Rediscovery of bathing as a source of well-being


In the Renaissance there was still the fear that water could convey diseases for which little progress was made for personal hygiene.
Then there were the most “virtuous and courageous”, who washed once a year, mainly in the month of May or June, coinciding with weddings. Thus rised the custom that brides, in order to mask their own and others’ smells, brought to the altar a fragrant bouquet, creating the origin of a tradition that still resists our days.

A few decades later the current thinking continued to associate the habit of lukewarm bathing with extravagant and disreputable softness, but it was precisely this lustful aspect that gave a boost to the rediscovery of the hot bath, especially among nobles.

They had the first, empirical bathrooms, adjacent to the private rooms, built in their homes, thus giving the impetus for a change to the advantage of the rediscovery of water and its exploitation.

The last fears and resistances against hot water, susceptible to cross the pores and invade the meat making the organism sick, thus began to vanish at the beginning of the nineteenth century, with the introduction of some precepts of hygiene aimed to cope with the recurrent epidemics of cholera.
The hypothesis of a transmission of evil through odors and miasmas led health managers to prescribe integral washing of the body. These conditions were completely opposite to the cultural models of previous centuries….

Hot or cold baths experienced as a source of well-being for the body

With the second half of the eighteenth century the use of bathing for therapeutic experiences develop and the multiplication of recoveries attributed to both hot and cold baths helped to improve the image of this practice.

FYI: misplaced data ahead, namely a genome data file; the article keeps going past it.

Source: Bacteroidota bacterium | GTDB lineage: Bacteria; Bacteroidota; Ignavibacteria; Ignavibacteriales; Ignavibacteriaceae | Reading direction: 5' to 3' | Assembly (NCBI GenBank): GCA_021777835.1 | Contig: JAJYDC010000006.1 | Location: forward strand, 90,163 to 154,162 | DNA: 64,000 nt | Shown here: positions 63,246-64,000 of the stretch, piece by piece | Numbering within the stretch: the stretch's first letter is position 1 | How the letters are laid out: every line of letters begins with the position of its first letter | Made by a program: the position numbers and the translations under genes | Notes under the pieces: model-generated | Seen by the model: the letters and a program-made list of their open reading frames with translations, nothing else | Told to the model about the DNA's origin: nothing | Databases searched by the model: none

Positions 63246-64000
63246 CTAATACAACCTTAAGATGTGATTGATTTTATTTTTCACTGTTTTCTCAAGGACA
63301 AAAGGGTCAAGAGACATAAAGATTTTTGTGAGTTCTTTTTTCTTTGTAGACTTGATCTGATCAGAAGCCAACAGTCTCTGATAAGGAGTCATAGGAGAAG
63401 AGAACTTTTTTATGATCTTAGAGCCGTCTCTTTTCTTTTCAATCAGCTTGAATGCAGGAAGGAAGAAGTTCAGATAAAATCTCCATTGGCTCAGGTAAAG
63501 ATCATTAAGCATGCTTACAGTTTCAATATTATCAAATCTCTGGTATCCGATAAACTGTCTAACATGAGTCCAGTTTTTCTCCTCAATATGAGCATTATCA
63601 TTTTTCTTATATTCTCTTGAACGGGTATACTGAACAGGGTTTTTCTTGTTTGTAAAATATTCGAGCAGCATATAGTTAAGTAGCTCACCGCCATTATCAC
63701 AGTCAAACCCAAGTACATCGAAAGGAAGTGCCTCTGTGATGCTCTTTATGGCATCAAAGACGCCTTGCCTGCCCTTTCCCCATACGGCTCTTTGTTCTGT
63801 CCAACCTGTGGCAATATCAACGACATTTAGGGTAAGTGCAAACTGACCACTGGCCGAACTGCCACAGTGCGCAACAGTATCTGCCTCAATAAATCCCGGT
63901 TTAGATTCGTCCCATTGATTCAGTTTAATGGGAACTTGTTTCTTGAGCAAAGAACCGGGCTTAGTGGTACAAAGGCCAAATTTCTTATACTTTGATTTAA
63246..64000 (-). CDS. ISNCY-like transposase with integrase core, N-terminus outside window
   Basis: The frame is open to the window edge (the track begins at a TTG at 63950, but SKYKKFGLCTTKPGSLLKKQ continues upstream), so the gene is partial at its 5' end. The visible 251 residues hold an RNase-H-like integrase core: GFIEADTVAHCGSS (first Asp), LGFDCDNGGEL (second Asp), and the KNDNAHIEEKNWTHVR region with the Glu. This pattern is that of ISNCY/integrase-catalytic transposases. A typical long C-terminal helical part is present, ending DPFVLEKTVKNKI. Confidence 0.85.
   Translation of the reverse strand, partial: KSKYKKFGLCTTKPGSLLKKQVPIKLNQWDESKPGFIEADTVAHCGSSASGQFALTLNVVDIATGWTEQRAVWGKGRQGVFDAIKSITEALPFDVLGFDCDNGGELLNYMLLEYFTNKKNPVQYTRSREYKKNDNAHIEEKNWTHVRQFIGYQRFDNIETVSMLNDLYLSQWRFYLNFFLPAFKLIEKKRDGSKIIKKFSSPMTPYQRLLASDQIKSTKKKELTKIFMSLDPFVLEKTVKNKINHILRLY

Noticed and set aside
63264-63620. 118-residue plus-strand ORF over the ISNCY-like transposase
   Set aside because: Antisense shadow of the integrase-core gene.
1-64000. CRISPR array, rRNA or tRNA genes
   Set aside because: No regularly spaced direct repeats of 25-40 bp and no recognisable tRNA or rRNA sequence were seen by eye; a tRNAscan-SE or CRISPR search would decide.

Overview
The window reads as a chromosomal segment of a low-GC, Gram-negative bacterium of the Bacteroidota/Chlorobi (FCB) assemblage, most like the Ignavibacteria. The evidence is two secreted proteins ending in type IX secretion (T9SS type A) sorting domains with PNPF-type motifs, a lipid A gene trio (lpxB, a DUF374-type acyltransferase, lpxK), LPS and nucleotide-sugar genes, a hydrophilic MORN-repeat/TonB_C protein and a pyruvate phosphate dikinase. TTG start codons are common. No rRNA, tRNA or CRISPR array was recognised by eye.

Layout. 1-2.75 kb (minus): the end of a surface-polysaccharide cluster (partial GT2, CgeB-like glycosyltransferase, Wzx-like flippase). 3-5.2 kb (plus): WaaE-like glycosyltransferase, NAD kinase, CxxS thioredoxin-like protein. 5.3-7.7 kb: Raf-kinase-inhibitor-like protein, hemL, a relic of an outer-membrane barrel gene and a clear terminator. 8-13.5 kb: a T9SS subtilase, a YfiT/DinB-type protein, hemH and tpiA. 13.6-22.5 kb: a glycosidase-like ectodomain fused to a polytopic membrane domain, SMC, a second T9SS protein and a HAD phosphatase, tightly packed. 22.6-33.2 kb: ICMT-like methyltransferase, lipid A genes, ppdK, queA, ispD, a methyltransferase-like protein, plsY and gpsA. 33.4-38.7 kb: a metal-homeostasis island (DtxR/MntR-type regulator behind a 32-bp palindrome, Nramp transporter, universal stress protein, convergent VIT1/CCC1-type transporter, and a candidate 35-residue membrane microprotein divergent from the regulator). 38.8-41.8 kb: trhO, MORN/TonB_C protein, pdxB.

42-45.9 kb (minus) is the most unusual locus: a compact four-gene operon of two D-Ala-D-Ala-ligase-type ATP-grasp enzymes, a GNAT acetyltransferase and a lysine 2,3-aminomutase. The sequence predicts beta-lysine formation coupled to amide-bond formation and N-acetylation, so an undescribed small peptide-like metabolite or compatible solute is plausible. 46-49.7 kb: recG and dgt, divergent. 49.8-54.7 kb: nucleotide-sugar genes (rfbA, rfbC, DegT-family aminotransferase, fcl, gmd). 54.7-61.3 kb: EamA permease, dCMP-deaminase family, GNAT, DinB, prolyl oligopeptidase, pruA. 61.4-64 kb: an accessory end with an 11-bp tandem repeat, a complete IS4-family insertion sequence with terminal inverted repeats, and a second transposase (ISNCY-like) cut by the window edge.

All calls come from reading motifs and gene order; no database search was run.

In particular, the opportunity for cold baths spreads – even outside the health sector – considered synonymous with virtue and robustness as was in use amomg the Romans and Spartans, who drew their strength from periodically bathing in the icy water of rivers or lakes.

In Paris towards the end of the 1700s establishments were opened to bathe in the Seine, swimming schools were also established to promote a different impact with water. Military schools and colleges adopt cold water ablution and river baths as tools of physical strengthening.

The ability to react and stimulate that the cold bath has on the human body induces the idea that the feeling of energy comes directly from the stimulation of the organism favoring a greater confidence in the forces of the individual.

We are still far from our way of conceiving hygiene but undoubtedly significant steps were taken to get rid of the constraints of a useless appearance in favor of a greater awareness of one’s body. It was therefore beginning to conceive water and especially water massage as a probable source of well-being

The rise of the toilet

The affirmation of a domestic dimension of individual hygiene initially involved only the upper-middle classes.
Soon, the hygienic valorisation of the water produced effects on the methods of water distribution, completed for its functioning by retaining tanks in the highest areas of the city, able to reach the large bourgeois districts under construction since the mid-1800s.

In this climate of technological revolution, which simultaneously perfected a city network for the disposal of wastewater, the term “restroom” also recorded a new meaning: no longer a room intended for the frivolities of the toilet, not just an intimate living room.